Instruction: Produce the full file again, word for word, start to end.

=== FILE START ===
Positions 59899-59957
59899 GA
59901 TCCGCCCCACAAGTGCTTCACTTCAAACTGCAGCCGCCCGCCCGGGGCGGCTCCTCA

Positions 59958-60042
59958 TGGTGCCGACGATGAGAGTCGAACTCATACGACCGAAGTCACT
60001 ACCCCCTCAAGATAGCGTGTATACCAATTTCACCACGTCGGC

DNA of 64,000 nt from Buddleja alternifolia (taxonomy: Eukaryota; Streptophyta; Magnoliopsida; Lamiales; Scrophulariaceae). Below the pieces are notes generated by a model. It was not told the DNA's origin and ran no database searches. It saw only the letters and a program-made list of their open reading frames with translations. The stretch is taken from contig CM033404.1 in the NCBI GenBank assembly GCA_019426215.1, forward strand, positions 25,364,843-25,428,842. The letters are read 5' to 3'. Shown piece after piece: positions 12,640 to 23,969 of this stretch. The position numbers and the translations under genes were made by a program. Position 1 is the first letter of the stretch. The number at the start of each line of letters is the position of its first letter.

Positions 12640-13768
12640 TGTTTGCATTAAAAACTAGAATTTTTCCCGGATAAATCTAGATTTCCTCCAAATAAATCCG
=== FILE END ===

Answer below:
Positions 59899-59957
59899 GA
59901 TCCGCCCCACAAGTGCTTCACTTCAAACTGCAGCCGCCCGCCCGGGGCGGCTCCTCA

Positions 59958-60042
59958 TGGTGCCGACGATGAGAGTCGAACTCATACGACCGAAGTCACT
60001 ACCCCCTCAAGATAGCGTGTATACCAATTTCACCACGTCGGC

DNA of 64,000 nt from Buddleja alternifolia (taxonomy: Eukaryota; Streptophyta; Magnoliopsida; Lamiales; Scrophulariaceae). Below the pieces are notes generated by a model. It was not told the DNA's origin and ran no database searches. It saw only the letters and a program-made list of their open reading frames with translations. The stretch is taken from contig CM033404.1 in the NCBI GenBank assembly GCA_019426215.1, forward strand, positions 25,364,843-25,428,842. The letters are read 5' to 3'. Shown piece after piece: positions 12,640 to 23,969 of this stretch. The position numbers and the translations under genes were made by a program. Position 1 is the first letter of the stretch. The number at the start of each line of letters is the position of its first letter.

Positions 12640-13768
12640 TGTTTGCATTAAAAACTAGAATTTTTCCCGGATAAATCTAGATTTCCTCCAAATAAATCCG